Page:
The “letter” is indicative of the many conflicted voices that constitute History and Utopia. Continuing his practice of “writing against oneself,” Cioran’s prose slips between the personal and the political, unwilling to engage with the world but incapable of detaching himself from it: “I seem to myself, among civilized men, a kind of intruder, a troglodyte enamored of decrepitude, plunged into subversive prayers, victim of a panic that emanates not from a vision of the world but from the spasms of the flesh and the tenebrae of the blood.” An Augustine without his faith, a Kierkegaard without his leap.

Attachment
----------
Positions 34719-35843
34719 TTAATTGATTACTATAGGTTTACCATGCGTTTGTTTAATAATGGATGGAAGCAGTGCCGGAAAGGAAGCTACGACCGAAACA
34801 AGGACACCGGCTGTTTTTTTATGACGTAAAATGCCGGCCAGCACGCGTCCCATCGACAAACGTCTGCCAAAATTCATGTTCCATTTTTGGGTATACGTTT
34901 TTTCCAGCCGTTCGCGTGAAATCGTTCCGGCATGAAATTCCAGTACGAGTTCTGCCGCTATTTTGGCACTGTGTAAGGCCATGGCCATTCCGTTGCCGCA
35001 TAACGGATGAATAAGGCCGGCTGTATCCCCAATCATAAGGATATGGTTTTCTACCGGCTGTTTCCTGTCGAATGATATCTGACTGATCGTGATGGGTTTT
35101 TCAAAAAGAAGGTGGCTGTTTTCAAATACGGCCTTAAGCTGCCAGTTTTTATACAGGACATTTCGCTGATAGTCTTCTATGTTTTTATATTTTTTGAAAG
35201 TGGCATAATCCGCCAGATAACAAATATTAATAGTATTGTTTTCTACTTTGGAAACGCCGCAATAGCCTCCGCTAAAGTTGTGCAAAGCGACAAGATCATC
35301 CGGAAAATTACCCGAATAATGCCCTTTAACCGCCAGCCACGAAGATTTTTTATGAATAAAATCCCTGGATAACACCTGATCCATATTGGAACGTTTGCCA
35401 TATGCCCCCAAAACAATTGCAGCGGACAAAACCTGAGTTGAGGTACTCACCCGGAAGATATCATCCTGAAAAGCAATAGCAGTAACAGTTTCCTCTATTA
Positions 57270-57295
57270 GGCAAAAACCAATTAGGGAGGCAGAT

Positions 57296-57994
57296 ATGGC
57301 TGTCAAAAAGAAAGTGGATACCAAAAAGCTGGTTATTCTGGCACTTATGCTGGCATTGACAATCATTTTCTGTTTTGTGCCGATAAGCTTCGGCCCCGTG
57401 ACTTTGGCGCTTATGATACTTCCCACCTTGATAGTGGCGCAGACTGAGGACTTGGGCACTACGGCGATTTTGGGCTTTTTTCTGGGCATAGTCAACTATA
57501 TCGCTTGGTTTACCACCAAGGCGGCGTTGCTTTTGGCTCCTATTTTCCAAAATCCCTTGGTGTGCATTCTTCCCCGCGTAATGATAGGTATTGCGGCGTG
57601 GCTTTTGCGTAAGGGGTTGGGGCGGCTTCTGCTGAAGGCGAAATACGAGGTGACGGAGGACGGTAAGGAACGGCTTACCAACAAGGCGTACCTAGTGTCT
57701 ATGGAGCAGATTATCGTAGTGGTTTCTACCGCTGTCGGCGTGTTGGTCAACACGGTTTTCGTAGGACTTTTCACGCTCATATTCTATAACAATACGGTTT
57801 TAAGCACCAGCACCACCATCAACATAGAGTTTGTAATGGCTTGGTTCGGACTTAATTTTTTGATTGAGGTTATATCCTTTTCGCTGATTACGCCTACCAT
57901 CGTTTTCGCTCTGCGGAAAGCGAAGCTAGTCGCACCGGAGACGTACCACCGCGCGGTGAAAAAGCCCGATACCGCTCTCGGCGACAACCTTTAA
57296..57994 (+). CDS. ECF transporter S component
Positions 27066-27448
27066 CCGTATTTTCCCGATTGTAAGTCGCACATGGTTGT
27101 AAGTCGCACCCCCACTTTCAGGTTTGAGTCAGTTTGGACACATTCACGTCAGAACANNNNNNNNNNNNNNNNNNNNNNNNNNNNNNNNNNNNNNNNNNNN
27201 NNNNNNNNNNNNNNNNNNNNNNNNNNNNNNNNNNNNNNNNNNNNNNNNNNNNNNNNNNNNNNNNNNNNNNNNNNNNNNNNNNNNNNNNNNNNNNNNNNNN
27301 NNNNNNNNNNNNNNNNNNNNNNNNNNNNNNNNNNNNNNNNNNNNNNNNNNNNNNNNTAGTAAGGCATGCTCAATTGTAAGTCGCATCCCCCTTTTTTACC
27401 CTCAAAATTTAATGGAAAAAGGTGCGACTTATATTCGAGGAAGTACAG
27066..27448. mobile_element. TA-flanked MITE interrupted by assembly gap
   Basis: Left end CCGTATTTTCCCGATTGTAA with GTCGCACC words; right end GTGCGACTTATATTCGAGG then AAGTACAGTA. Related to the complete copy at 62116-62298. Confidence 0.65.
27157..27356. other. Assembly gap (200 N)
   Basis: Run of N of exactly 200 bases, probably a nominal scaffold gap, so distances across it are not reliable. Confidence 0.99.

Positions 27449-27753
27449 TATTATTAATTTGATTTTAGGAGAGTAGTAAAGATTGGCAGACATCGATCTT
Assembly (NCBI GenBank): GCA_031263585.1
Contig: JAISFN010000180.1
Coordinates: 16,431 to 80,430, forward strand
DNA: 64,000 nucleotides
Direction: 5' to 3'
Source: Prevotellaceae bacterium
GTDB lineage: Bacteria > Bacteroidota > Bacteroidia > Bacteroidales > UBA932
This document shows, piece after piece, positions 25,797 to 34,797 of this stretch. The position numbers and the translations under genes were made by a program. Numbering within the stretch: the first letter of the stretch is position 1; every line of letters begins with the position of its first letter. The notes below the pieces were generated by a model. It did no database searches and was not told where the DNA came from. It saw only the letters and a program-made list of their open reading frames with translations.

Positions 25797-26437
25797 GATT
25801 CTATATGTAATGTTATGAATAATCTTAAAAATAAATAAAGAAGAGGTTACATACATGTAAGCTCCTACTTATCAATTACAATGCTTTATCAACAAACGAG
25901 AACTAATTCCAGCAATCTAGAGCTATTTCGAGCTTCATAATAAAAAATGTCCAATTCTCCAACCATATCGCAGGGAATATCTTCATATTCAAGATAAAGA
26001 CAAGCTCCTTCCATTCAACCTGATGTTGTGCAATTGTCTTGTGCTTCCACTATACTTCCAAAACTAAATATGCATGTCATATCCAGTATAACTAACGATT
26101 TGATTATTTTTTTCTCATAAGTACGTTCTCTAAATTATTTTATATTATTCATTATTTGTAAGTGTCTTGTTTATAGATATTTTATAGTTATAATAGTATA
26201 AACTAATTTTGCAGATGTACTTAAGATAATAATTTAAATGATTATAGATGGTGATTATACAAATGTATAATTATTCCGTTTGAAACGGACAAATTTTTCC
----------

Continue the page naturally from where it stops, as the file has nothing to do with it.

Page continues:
Cioran proposes nothing—and, perhaps, therein lies his “politics.” Neither heroic nor tragic, nor even comedic—History and Utopia is the testimony of someone who has given up on politics because, in part, he has given up on the human—or at least the image of humanity that incessantly feeds the political machinations of both history and utopia. “How could it be otherwise on a planet where flesh propagates with the shamelessness of a scourge? Wherever we go, we come up against the human, a repulsive ubiquity before which we fall into stupor and revolt. . .” All that remains is this void of refusal, though it is, in Cioran’s own words, “a void that affords plentitude, a fulfilling void.”
CIORAN, E.M., History and Utopia. Transl. by Richard Howard with a preface by Eugene Thacker. New York: Skyhorse Publishing, 1987.